The Colorado Court of Appeals ruled Thursday that governors’ proclamations of a state Day of Prayer violate the Constitution’s provisions for religious liberty.
When the state sponsors the particular religious practice of prayer, the three-judge panel found, it sends a message that those who pray are favored members of Colorado’s political community.
“In doing so, they undermine the premise that the government serves believers and nonbelievers equally,” Judge Steven Bernard wrote in a 73-page decision.
The content of six Colorado Day of Prayer proclamations, 2004 to 2009, is “predominantly religious,” lacking a secular context or purpose, and the effect is “government endorsement of religion over nonreligion,” Bernard wrote. Judges Alan Loeb and Nancy Lichtenstein concurred.
The governors’ proclamations, made by Govs. Bill Ritter and Bill Owens, have included biblical verses and other religious themes. They are calls to actual worship, Bernard wrote.
The appeals court sent the case back to the trial court to consider whether a permanent injunction should be entered against the state prayer event held the first Thursdays in May.
“We will consult with Attorney General John Suthers as we consider whether to appeal this decision to the Colorado Supreme Court,” said Eric Brown, spokesman for Gov. John Hickenlooper.
The legal challenge to the Colorado Day of Prayer was made in 2008 against Gov. Bill Ritter by the Wisconsin-based Freedom from Religion Foundation. The foundation also won a federal case in 2010, FFRF v. Obama, in which a U.S. district court ruled the National Day of Prayer unconstitutional. In 2011, however, the 7th Circuit U.S. Court of Appeals found the foundation had lacked standing to make the case. Yet the Colorado appellate court affirmed FFRF’s standing.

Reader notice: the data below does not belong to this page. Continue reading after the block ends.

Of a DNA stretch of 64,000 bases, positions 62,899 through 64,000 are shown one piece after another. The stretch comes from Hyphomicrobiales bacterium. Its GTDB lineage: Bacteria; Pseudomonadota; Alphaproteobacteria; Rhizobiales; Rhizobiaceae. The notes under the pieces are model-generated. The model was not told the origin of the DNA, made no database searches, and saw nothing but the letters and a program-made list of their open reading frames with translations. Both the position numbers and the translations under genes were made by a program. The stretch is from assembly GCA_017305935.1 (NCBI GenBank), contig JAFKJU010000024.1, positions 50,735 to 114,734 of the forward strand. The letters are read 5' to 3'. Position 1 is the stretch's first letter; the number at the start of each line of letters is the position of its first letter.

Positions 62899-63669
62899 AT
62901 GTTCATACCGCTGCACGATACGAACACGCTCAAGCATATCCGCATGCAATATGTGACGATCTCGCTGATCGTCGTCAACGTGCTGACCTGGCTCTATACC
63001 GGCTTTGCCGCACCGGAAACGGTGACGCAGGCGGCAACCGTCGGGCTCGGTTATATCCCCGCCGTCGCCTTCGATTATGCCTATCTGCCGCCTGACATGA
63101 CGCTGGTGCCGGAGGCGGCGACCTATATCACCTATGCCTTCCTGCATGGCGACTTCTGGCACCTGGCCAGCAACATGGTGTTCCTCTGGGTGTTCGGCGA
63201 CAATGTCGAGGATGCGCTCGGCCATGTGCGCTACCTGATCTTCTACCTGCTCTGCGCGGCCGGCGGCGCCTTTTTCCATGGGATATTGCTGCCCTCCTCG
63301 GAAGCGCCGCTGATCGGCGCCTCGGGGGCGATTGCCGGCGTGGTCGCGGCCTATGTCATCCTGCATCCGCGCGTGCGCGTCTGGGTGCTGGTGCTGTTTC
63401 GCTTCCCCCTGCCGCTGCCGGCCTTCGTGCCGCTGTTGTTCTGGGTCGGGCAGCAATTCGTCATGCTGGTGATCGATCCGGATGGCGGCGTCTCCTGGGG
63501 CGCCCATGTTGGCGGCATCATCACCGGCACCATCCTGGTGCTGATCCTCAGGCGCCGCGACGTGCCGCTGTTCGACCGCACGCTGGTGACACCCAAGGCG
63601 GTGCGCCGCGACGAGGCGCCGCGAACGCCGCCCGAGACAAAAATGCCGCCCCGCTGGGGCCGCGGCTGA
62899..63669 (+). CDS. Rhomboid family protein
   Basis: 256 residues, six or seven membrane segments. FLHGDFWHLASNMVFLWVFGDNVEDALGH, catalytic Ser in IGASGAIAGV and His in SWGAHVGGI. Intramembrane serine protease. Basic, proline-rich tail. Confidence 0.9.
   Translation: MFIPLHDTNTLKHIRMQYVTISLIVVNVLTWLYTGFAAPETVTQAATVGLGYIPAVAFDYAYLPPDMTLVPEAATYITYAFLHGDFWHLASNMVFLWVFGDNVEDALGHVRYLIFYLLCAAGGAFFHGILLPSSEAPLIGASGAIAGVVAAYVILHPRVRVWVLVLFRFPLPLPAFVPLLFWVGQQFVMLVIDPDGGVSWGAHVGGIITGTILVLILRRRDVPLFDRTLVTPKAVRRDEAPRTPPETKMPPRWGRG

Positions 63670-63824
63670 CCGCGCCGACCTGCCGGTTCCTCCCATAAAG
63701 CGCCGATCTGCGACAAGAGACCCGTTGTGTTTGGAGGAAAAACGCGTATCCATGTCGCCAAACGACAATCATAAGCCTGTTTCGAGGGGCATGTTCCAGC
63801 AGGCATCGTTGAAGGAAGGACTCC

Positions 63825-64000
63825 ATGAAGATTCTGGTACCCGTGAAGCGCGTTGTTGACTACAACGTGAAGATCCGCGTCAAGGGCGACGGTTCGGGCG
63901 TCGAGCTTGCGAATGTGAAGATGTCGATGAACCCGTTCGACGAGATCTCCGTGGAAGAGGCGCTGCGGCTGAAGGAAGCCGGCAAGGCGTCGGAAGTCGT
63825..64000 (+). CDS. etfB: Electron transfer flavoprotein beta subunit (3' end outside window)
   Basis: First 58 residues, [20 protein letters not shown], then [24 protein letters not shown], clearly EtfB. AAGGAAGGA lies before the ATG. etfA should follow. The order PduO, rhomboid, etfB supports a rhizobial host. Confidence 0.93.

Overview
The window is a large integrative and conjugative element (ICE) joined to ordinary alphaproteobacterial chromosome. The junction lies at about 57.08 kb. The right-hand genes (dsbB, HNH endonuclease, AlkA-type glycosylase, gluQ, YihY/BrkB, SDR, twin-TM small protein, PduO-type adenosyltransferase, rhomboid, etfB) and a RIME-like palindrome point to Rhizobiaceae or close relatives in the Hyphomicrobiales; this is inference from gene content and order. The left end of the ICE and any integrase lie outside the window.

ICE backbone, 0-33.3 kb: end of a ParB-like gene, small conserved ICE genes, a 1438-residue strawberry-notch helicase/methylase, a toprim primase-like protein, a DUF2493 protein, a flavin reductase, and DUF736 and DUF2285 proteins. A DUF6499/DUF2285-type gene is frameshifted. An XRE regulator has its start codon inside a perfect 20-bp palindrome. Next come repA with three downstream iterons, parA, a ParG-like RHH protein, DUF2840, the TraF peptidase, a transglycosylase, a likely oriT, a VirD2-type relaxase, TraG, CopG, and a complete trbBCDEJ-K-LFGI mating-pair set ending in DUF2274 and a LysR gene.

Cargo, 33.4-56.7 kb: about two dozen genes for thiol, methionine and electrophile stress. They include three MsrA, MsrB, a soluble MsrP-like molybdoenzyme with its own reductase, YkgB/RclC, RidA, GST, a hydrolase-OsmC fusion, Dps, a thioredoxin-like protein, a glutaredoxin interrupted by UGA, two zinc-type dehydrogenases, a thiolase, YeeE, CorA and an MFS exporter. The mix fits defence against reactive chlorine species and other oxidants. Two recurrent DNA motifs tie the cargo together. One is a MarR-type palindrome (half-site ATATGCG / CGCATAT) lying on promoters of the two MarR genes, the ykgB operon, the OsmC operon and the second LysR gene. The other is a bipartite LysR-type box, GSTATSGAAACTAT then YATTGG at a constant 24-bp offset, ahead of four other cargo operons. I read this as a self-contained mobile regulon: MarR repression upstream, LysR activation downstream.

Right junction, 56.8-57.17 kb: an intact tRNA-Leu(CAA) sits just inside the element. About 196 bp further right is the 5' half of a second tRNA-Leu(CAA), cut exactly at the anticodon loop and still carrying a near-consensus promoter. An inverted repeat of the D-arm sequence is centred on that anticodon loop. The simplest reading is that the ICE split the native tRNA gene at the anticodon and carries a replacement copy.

Day of Prayer events across the country are organized with the help of the Colorado Springs-based National Day of Prayer Task Force, an evangelical Christian group led since 1991 by Shirley Dobson, wife of Focus on the Family founder James Dobson.
“The governor’s office issued the six proclamations in response to requests that specifically state that the National Day of Prayer Task Force intends to use them for the purpose of promoting religion, worship and prayer,” Bernard wrote.
Electa Draper: 303-954-1276 or email@example.com